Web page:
Jackson case demonstrates problems arising when there’s a lengthy delay between separation and litigation

Posted Wednesday, December 9th, 2020 by Gregory Forman
Filed under Alimony/Spousal Support, Child Custody, Equitable Distribution/Property Division, South Carolina Appellate Decisions

The December 9, 2020, Court of Appeals opinion in Jackson v. Jackson demonstrates the problems that can develop in equitably dividing the marital estate when there is a long gap between the parties’ separation and the filing for marital dissolution.

In Jackson, the parties separated in 2006. In 2007 Husband was convicted of check and credit card fraud. He was in prison until 2008. In 2008, Wife obtained a child support order but didn’t file for divorce until 2014. Many of the issues on appeal stemmed from whether assets and debts accumulated in this eight-year period were marital.

One of the two non equitable distribution issues on appeal was whether Husband should have been ordered to pay for a portion of the parties’ lone unemancipated child’s school graduation and school trip. The family court ordered Husband to pay guidelines child support but also ordered him to pay half these expenses, finding he had agreed to do so during his testimony. The Court of Appeals found he had agreed to pay some of the graduation expense and therefore affirmed the requirement that he contribute half. It reversed the requirement that he pay for half the class trip, finding that this was not an “educational expense” under the child support guidelines and that Husband had not agreed to pay any of it.

The Court of Appeals further affirmed the award of $200 per month in permanent periodic alimony (increasing to $300 per month on the daughter’s emancipation). It found that Husband–despite his disability– had much greater income and was at fault in the breakup of the marriage. The family court granted Wife a divorce on the ground of Husband’s adultery and he did not appeal that issue. Husband argued that Wife was able to maintain the marital lifestyle without his support because the marital lifestyle was quite modest. The Court of Appeals noted that the lifestyle enjoyed during the marriage was only one of the thirteen alimony factors and that the other factors supported an award of alimony.

Husband appealed myriad equitable distribution issues. It found Husband had failed to demonstrate that credit card debt he incurred after the separation was marital because he failed to prove the debt was incurred for marital purposes. While he alleged Wife used some of the credit cards, he failed to produce evidence supporting his claim and Wife testified otherwise. The family court found Wife more credible on the issue. Given Husband’s access to the credit card statements and his failure to produce proof of Wife using these credit cards, that credibility determination was not one the Court of Appeals found mistaken. It thus affirmed that these debts were not marital.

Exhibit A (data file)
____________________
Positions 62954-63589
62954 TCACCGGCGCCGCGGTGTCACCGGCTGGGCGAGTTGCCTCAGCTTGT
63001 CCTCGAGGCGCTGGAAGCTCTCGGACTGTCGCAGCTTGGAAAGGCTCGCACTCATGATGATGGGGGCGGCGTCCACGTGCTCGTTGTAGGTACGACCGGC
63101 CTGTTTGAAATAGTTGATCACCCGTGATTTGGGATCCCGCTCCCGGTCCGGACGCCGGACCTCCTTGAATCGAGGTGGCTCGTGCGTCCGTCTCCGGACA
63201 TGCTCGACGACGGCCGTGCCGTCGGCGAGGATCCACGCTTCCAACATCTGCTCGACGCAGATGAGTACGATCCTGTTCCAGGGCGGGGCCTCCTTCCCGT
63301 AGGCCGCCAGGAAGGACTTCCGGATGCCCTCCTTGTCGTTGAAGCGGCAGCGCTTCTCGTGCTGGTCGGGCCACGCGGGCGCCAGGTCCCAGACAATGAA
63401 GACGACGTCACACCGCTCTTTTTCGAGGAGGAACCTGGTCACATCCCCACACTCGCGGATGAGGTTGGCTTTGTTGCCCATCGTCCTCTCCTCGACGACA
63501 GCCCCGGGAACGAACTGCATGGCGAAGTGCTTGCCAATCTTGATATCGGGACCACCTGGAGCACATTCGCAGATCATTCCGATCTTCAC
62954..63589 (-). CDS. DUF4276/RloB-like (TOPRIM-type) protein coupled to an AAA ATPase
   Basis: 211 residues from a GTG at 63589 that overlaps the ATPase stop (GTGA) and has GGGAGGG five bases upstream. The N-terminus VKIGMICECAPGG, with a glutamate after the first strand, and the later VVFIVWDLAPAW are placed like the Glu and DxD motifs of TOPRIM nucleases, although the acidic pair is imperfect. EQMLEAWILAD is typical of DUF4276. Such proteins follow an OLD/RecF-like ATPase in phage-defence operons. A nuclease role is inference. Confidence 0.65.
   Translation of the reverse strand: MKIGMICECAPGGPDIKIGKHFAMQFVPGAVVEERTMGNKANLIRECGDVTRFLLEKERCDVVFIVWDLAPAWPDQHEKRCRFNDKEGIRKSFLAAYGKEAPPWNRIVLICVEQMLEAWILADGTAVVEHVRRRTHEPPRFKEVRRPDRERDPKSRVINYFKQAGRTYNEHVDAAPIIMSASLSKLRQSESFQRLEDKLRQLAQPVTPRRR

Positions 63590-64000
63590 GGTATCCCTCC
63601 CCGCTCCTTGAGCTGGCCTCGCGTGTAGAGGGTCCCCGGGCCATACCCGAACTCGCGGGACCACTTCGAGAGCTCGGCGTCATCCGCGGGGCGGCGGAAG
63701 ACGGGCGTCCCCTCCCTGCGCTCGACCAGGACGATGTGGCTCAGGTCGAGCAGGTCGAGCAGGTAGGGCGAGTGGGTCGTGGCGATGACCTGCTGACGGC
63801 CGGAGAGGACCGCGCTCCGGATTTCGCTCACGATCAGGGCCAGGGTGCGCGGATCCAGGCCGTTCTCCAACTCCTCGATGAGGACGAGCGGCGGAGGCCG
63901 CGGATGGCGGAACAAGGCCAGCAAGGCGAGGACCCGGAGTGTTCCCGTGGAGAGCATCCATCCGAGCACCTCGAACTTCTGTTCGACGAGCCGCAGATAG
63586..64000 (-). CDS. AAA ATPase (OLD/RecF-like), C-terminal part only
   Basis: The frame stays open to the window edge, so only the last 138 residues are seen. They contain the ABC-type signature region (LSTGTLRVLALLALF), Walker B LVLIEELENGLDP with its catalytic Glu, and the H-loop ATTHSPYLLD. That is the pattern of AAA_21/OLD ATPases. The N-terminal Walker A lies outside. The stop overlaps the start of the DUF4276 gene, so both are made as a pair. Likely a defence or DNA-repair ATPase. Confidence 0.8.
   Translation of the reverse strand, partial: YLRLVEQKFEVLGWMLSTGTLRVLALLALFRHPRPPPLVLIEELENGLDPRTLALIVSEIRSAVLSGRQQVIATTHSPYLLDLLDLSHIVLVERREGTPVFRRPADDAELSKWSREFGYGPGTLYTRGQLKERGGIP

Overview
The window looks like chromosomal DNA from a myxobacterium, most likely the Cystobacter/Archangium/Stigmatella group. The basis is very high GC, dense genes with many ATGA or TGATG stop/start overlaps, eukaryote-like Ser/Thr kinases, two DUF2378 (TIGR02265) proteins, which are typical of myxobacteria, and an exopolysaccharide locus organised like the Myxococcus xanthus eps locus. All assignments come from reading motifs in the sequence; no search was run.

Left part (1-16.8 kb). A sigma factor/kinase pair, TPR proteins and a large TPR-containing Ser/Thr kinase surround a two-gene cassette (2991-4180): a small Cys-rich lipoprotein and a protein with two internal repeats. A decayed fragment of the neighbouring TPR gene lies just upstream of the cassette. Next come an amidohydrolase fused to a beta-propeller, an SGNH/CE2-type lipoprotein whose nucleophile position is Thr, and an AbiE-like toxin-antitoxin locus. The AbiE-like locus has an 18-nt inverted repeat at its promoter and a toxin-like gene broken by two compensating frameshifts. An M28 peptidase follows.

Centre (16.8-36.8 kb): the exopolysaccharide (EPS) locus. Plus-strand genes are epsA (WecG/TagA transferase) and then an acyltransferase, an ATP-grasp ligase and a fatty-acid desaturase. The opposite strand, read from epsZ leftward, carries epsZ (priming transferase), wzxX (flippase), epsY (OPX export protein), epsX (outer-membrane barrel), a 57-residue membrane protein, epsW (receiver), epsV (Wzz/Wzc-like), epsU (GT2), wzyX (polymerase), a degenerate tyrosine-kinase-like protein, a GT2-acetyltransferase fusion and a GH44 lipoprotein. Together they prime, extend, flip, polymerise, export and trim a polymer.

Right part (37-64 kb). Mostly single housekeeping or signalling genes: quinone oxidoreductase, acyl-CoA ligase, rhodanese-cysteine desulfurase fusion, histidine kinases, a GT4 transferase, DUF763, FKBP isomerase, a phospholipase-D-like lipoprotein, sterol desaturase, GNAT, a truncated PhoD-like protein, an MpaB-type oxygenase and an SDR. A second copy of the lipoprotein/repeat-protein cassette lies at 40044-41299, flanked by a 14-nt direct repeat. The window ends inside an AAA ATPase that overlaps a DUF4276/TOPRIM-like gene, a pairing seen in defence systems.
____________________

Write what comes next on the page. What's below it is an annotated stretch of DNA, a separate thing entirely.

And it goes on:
Husband argued his restitution from his criminal charges were a marital debt, alleging Wife financially benefitted from his fraud. The Court of Appeals affirmed the family court’s determination that this debt wasn’t marital, finding there was no evidence that Husband had “use[d] the ill-gotten gains to support the marriage.”

Husband appealed the family court’s finding that his tax liability for years between 2002 and 2010 were not marital debts. The parties stopped filing joint taxes in 1998. Between 1998 and the parties’ separation in 2006, Husband provided support to Wife totaling less than $500 annually. Because Wife did not financially benefit from Husband’s under-withholding, the Court of Appeals affirmed that these tax liabilities were not marital.

Husband argued that a property Wife partially inherited from her family in 2001 and then completely purchased in 2010 should have been treated as marital. The family court found none of the interest in the property was marital. The Court of Appeals held that the 1/7th interest she inherited in 2001 was not marital but the remaining interest was. However, it refused to award Husband any portion of the marital interest as he had contributed little (he paid the electric bill on one occasion) towards its accumulation.

The family court found Husband did not oppose sharing any future settlement he might receive from Social Security, Workers’ Comp, or his employer’s buyout and ordered him to share equally any settlement he might receive. Husband argued this was error, but failed to cite any authority to support his arguments. The Court of Appeals therefore affirmed the awards of Worker’s Comp and his employer’s buyout. However, it reversed the award of Social Security benefits. Federal law forbidding the assignment of Social Security benefits. 42 U.S.C. § 407(a) (2018). Therefore, the family court lacked subject matter jurisdiction to divide this benefit.

The Court of Appeals found Husband’s two remaining equitable distribution issues either unpreserved or did not involve an actual controversy.

Long gaps between the date of separation and the date of filing for marital dissolution can lead to the problems that Jackson demonstrates. Determining which post-separation debts simply benefitted one party, and therefore shouldn’t be treated as marital, and whether the one party should get any credit for post-separation assets the other party acquires are vexing problems not amenable to easy solutions.

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